Abby did most of the talking and explained what we were trying to do. Everyone was very gracious and we ended a long day with all or most of the information we needed to put the directory together. We have photos of all the artesanos except one or two, who weren't home. We will get them next week.

The pictures speak to what a rare day it was. It was fascinating to visit all of these people in their homes, an insightful experience, a privilege .

The directory for La Union should be done shortly.
Next, San Martin Tilcajete.

photos l to r
Octavio Santiago Lopez, Rodrigo Cruz Almogabar and family,
Francisco Santiago Cruz, Avelino Perez Muños,
Maximino Santiago Lopez and Yolanda, Martin Santiago Cruz,
Calixto Santiago Lopez, Alberto Perez Muños,
Placido Santiago Cruz, and a future artesano.

Tuesday, August 28, 2007

And go shopping instead

After a morning of organizing photos and working in the garden, I packed up the car and headed into the city to work on the office/store. I am working off of lists these days just to get organized and make sure I cover everything. My Spanish is not that good and I have to do homework before every venture out just so I know some of the right words. I planned to stop at Office Depot and pick up printer inks, paper and office supplies. Oaxaca has a strip of typical modern stores on the south side of the city on the way to the airport. There one will find Sears, KFC, Sam's Club, Mercedes Benz, Cineopolis (multi-screen complex) and many of the familiar international names.

It is a controversial section of the city. Global corporations always make someone mad. So people complain about the presence of these franchises, but the bottom line is that Oaxacans want just what you and I want. At least the city did not allow McDonald's to build in the zocalo. They kept most everything well away from the city center.
This has been a particularly rainy "rainy" season and the land is lush and green. I am getting comfortable with the topes here and am able to take in the sights a bit better. This is mighty beautiful country. I came off the country road from San Agustin Etla on to the Pan-American Highway, which is four lane highway, albeit funky in spots. It is a divided highway. All of a sudden I saw lots of cars coming towards me, headed north in the southbound lanes. Panic? After driving in Boston? No big deal! Just do a three point turn and hope the folks who were behind you are doing the same. The road was blockaded. This is a tried and true action in Oaxaca, just shut down the roads or streets. Last year, at the height of the problems, there were thousands of barricades, some every block or so. This was a protest by the cab drivers, los taxistas. They wanted the government to do something about all the "pirate"drivers. Taxis are everywhere and are one of the main methods of transit even from the outlying villages. One can jump into "collective" taxis with five or six other people and get anywhere cheaply. Of course, with so many people in them and traveling quickly on less than perfect roads, there are a fair number of accidents. Some people joke that it is like playing Russian Roulette or worse, suicidal. So the taxistas shut down the city. It was an effective shut down. No doubt the locals knew alternative ways to get there, but I was not about to drive into the mountains to find the back way. Not with all the crazy driving that was taking place. Most of the time I am lucky to get where I am supposed to get. The next time they barricade the road and there will definitely be a next time, I will try it. For all I know it will be mañana. So what's a boy to do when he can't go to work? Go shopping, of course. Which I did. I still can't get over how fresh and cheap the food is here. I went to a supermarket which had everything from refrigerator and tires to fresh hot tortillas and fruit and produce to die for. I filled up my cart with everything on one of my lists. When you fill your shopping cart, how much does it cost you. In Boston it was twice as much as here and St. Thomas was three or four times. After loading up with fresh watermelon, avocados, mangos, cheese I headed back to San Agustin to continue working in the garden. I have been planting like crazy. It is a gardener's dream. Gardenias thrive here!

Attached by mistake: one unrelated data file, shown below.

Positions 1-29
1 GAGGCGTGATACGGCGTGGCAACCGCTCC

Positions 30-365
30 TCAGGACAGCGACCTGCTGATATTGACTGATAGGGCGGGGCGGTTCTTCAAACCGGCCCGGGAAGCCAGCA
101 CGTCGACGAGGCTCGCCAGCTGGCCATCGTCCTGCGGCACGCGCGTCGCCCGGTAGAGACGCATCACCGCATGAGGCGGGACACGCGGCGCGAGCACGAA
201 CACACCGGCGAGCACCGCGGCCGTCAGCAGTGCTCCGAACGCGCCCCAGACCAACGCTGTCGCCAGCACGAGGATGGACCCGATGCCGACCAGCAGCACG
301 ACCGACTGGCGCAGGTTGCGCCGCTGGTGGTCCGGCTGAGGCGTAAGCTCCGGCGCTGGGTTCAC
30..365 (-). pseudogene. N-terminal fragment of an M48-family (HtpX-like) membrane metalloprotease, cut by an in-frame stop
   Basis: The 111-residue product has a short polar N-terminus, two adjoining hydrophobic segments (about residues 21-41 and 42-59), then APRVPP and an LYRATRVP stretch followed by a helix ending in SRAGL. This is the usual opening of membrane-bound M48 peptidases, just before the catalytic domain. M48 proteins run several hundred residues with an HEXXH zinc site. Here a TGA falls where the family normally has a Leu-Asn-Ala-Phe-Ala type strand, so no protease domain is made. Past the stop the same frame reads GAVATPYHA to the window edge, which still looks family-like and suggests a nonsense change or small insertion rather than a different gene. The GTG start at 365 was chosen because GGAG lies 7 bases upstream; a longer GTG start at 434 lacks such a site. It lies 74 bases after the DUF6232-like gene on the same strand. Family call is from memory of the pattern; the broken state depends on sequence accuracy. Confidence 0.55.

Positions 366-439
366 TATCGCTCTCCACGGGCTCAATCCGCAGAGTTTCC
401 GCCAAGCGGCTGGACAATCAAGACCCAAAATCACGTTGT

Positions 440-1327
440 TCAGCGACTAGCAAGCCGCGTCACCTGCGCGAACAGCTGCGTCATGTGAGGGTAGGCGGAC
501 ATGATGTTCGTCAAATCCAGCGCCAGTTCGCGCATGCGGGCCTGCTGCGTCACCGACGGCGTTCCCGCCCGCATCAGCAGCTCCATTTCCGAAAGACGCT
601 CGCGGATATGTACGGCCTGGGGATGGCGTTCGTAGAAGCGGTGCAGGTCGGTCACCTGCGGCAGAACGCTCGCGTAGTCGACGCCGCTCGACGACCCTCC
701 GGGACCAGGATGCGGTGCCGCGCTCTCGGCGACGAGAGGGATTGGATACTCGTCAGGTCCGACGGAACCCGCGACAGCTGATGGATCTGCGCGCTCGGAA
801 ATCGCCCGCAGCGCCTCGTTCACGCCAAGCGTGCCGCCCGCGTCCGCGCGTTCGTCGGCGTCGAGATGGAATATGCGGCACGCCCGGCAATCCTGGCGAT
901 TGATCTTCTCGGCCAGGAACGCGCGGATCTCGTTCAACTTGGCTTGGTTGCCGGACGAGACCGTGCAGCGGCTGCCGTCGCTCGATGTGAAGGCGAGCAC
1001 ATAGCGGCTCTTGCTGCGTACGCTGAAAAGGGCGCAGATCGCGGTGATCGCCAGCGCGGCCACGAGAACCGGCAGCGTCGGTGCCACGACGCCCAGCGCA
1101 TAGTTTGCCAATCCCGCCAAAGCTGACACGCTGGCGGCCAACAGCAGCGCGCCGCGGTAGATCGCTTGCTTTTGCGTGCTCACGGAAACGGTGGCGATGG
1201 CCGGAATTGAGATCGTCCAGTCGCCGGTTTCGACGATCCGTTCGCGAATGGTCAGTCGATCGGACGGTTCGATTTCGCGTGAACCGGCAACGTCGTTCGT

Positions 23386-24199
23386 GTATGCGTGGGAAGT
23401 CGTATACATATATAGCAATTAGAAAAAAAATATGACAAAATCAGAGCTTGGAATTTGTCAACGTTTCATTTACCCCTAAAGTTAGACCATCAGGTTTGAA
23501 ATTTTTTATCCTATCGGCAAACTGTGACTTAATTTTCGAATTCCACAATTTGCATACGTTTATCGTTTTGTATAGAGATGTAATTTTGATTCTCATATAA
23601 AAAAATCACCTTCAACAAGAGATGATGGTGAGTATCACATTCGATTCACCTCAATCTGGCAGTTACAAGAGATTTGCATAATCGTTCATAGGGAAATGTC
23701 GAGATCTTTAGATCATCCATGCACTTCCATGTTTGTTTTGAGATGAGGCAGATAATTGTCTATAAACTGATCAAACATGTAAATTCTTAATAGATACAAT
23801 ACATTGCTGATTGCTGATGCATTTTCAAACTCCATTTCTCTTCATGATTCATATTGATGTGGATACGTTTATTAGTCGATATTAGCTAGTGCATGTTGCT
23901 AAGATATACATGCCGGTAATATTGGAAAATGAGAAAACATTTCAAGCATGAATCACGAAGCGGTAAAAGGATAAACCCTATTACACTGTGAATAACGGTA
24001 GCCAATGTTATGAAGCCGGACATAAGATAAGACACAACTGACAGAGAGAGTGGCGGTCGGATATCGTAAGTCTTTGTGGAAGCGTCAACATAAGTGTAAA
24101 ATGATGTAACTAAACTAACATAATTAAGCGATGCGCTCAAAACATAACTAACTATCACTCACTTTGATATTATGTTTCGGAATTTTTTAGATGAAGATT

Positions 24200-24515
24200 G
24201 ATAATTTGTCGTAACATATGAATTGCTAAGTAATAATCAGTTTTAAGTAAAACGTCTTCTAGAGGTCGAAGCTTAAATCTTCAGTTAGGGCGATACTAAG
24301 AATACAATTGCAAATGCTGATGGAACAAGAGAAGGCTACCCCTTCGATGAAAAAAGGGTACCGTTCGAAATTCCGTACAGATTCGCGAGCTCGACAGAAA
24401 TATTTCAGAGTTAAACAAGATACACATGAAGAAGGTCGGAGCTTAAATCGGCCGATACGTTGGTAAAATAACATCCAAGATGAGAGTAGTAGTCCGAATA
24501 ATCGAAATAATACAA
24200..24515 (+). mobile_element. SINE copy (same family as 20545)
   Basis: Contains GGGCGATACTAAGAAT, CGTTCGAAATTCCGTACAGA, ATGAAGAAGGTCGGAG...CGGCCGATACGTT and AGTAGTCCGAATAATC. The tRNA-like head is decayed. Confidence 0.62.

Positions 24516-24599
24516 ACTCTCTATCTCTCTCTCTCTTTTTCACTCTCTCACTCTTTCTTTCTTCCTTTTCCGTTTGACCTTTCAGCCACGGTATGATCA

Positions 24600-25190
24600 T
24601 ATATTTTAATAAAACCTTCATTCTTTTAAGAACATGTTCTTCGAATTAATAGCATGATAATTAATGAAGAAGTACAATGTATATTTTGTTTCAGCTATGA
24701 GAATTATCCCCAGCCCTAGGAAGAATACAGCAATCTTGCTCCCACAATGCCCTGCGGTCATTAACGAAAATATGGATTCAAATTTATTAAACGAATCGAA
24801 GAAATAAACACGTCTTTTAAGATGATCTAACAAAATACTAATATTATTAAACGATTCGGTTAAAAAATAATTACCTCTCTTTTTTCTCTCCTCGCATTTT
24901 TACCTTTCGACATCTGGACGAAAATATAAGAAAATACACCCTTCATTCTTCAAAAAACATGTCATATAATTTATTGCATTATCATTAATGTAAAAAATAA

My good friend Paul Wann, with whom I taught and created many wonderful artistic productions wrote me just this morning, "I am relieved that you are gardening. You seem, when improvising on 88 (the piano) or digging the good earth, most alive."
"I've got a good mind to give up living, and go shopping instead"

Monday, August 27, 2007

All politics is local

The hyper-political situation in Oaxaca has been in the news for the last couple of years, but really the problems go much further back. Mexico had 70 years of one party rule and that lead to obvious problems and reactions.

This blog is not meant to be political. No reason for me to get kicked out of the country immediately. As an artist, composer, teacher and general loudmouth, I have a knack for alienating folks, but I am learning to keep my mouth shut. As the Mexicans say, "En boca cerrada no entran moscas," roughly translated, "Flies don't enter a closed mouth."